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Online hearing test
Find out how good your hearing is in just three minutes. The online hearing test provides valuable information about your hearing.

Healthy ears ensure a good quality of life, facilitate communication, and strengthen our relationships with others. However, the human ear is the most sensitive organ in the body and it's performance may be affected by overuse, or simply with age. If you think that your hearing may be impaired, we recommend a hearing evaluation. It does not take long, but will give you peace of mind.

Should I have a hearing test?

The first signs of hearing loss usually occur after the age of 50, although children and young adults may also be affected by impaired hearing. After many years of hearing overload, sounds with frequencies in excess of 2,000 to 5,000 Hz are usually the first to be lost. This frequency is barely perceptible to the human ear, and therefore affects only the limits of the speaking range. Consequently, gradual onset hearing loss is typically barely noticed at first, but becomes noticeable only when subsequent signs of hearing loss accumulate. Acknowledging the presence of hearing loss is not always easy, but is the first step towards improving the situation.

The issue is often apparent to partners or other relatives, while those affected continue to think that the situation has remained unchanged.
The sooner the better: This applies to treating hearing loss too. Leaving hearing loss untreated may have serious consequences, leading to depression or dementia, or even to physical impairments. To be on the safe side, many doctors recommend incorporating a hearing test into annual personal health check-ups.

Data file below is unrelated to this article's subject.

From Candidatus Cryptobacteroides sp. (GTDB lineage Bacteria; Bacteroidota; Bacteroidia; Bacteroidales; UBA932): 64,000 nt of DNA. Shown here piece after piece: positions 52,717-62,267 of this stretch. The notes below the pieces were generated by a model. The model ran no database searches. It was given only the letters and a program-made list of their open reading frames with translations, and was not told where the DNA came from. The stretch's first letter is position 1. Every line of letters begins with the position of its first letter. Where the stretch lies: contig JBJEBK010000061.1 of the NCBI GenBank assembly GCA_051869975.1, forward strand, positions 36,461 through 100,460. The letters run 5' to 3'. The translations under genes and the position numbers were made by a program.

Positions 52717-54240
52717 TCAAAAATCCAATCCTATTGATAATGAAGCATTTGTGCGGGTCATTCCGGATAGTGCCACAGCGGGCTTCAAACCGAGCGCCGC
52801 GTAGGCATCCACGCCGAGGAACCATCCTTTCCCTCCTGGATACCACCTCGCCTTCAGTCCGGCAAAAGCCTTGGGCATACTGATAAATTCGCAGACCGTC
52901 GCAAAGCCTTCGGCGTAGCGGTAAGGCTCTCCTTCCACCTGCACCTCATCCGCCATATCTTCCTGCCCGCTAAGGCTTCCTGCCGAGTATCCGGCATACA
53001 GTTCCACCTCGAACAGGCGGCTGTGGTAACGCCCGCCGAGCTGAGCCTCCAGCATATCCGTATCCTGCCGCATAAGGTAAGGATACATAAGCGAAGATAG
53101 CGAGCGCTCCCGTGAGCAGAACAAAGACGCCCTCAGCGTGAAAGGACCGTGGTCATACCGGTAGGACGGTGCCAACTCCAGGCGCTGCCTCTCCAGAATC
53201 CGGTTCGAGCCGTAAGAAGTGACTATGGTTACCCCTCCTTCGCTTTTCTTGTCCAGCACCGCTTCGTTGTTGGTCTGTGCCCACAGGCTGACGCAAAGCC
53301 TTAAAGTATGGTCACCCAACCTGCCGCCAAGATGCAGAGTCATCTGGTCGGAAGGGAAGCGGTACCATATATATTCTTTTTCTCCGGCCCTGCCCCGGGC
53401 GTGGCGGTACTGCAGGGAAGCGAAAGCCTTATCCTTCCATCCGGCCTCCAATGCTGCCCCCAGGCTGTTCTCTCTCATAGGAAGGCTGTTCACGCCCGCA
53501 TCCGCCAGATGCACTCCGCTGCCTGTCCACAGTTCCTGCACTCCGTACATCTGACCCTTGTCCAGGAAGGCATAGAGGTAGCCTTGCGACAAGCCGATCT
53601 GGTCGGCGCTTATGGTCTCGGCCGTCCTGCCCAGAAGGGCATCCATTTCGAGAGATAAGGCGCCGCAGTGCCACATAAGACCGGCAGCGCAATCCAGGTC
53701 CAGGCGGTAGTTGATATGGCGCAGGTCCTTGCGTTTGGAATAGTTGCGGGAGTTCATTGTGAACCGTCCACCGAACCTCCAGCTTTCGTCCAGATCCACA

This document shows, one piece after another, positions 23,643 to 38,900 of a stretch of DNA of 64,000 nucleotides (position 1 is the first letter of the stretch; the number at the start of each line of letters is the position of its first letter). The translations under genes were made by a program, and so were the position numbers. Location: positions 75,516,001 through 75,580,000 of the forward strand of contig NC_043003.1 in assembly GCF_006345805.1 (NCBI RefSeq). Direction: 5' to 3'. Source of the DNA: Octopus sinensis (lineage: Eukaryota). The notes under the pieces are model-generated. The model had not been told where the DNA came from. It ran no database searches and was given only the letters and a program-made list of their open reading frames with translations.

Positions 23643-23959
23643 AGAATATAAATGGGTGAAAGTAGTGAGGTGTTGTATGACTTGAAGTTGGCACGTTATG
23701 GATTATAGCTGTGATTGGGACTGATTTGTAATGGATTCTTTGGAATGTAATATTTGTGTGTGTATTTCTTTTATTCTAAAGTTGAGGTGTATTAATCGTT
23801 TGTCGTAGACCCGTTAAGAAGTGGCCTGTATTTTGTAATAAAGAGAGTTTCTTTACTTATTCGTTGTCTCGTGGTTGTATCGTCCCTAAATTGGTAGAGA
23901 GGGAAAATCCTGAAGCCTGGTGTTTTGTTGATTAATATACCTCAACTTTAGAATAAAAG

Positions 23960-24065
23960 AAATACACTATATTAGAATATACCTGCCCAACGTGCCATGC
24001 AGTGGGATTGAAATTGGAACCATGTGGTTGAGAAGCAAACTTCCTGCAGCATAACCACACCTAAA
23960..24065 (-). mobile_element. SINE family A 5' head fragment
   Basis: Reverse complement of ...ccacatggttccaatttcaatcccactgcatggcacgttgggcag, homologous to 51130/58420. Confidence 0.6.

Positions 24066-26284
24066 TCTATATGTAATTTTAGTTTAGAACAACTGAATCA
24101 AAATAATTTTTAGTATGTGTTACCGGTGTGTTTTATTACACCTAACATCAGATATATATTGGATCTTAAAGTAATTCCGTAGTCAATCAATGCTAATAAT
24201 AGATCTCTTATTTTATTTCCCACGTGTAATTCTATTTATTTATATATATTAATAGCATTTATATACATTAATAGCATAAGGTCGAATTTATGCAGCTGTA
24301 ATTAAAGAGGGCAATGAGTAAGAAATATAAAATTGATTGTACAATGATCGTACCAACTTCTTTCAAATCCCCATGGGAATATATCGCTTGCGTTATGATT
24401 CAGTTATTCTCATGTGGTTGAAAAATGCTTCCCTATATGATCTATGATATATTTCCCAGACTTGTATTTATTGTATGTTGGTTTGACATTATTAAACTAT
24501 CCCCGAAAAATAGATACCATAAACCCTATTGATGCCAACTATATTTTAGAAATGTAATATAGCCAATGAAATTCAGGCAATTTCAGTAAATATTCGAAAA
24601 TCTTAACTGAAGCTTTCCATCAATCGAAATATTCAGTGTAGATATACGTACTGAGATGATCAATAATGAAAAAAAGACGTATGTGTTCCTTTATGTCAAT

Our 3-minute online hearing test will give you an initial idea of your hearing ability.
 

Self-evaluation questions:

If you or others think that your hearing may have deteriorated, you can easily check it before going to a specialist for a hearing test: If you can hear something being whispered around two meters away, you are probably not experiencing hearing loss.
 
Answering the following questions with either "Yes" or "No" can give you an initial idea of how well you can hear:
Conversation
  • Are speech and sounds loud enough, but unclear?
  • Do you have the feeling that people are mumbling or speaking unintelligibly?
  • Do you often have to ask others to speak more loudly during conversation?
Specific situations
  • Do you have difficulties understanding everything on the telephone?
  • Do you prefer sitting at the front for presentations or at the theater?
  • Do you find it difficult to follow discussions in large groups?
  • Is it even more difficult when there is a lot of background noise?